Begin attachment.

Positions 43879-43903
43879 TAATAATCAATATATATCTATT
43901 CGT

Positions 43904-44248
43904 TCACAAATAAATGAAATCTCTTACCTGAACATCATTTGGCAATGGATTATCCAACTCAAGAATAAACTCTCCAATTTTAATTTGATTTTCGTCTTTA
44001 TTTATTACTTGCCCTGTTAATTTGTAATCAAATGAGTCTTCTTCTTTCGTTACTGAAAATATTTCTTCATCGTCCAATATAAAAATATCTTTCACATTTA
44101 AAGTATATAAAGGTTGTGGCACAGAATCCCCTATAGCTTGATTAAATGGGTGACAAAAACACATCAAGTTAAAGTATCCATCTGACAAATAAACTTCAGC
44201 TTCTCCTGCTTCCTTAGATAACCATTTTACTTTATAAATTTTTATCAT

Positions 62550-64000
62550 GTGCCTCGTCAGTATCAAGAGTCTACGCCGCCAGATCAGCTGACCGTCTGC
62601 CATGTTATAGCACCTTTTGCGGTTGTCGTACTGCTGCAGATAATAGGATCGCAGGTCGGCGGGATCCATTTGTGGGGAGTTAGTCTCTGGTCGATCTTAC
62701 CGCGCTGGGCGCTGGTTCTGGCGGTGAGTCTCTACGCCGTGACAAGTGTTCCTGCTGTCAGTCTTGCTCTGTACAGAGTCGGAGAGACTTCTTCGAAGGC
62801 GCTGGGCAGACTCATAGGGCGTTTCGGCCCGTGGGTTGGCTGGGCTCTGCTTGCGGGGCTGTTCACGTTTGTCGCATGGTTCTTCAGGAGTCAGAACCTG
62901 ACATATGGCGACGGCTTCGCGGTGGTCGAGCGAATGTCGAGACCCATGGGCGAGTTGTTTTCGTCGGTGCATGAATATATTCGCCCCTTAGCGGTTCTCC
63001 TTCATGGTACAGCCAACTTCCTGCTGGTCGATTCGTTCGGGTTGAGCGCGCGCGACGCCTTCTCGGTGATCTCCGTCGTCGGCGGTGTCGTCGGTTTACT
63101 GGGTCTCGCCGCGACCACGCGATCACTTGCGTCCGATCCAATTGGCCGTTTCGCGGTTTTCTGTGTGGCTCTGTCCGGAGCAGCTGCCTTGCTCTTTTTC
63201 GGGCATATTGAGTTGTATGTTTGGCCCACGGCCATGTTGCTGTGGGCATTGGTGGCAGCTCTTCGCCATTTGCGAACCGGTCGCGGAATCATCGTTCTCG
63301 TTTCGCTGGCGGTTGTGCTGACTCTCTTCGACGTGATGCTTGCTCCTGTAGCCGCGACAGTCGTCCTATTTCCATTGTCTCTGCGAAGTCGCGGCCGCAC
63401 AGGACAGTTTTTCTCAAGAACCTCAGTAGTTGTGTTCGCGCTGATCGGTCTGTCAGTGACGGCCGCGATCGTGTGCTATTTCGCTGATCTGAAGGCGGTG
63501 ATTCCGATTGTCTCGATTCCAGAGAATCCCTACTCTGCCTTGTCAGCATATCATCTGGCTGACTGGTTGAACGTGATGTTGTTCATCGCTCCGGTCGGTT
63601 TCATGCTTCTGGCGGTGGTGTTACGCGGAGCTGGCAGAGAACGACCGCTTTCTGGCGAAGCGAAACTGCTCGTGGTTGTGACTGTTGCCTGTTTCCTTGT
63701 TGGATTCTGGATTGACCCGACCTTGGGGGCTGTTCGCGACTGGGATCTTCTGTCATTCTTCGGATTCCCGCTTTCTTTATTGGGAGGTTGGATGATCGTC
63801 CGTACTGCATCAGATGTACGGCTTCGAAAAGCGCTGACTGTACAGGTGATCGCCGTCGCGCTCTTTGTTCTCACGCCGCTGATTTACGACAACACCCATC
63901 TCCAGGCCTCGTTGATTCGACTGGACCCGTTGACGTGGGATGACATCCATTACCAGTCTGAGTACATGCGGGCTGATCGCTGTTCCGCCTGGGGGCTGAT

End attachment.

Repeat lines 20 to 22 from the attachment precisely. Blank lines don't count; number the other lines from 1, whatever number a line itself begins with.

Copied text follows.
63501 ATTCCGATTGTCTCGATTCCAGAGAATCCCTACTCTGCCTTGTCAGCATATCATCTGGCTGACTGGTTGAACGTGATGTTGTTCATCGCTCCGGTCGGTT
63601 TCATGCTTCTGGCGGTGGTGTTACGCGGAGCTGGCAGAGAACGACCGCTTTCTGGCGAAGCGAAACTGCTCGTGGTTGTGACTGTTGCCTGTTTCCTTGT
63701 TGGATTCTGGATTGACCCGACCTTGGGGGCTGTTCGCGACTGGGATCTTCTGTCATTCTTCGGATTCCCGCTTTCTTTATTGGGAGGTTGGATGATCGTC